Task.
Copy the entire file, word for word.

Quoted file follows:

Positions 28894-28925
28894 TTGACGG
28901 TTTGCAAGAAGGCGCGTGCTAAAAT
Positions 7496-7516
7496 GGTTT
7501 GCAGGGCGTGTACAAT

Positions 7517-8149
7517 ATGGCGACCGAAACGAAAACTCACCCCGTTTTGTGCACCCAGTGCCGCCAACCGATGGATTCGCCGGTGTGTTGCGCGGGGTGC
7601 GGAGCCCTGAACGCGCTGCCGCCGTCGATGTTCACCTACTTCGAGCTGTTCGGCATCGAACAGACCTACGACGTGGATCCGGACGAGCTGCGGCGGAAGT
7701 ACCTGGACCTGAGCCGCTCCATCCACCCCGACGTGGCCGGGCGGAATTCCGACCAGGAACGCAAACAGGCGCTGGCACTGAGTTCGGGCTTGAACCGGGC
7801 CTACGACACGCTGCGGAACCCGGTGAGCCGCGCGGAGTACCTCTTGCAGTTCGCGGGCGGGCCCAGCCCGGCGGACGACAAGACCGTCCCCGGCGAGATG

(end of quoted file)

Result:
Positions 28894-28925
28894 TTGACGG
28901 TTTGCAAGAAGGCGCGTGCTAAAAT
Positions 7496-7516
7496 GGTTT
7501 GCAGGGCGTGTACAAT

Positions 7517-8149
7517 ATGGCGACCGAAACGAAAACTCACCCCGTTTTGTGCACCCAGTGCCGCCAACCGATGGATTCGCCGGTGTGTTGCGCGGGGTGC
7601 GGAGCCCTGAACGCGCTGCCGCCGTCGATGTTCACCTACTTCGAGCTGTTCGGCATCGAACAGACCTACGACGTGGATCCGGACGAGCTGCGGCGGAAGT
7701 ACCTGGACCTGAGCCGCTCCATCCACCCCGACGTGGCCGGGCGGAATTCCGACCAGGAACGCAAACAGGCGCTGGCACTGAGTTCGGGCTTGAACCGGGC
7801 CTACGACACGCTGCGGAACCCGGTGAGCCGCGCGGAGTACCTCTTGCAGTTCGCGGGCGGGCCCAGCCCGGCGGACGACAAGACCGTCCCCGGCGAGATG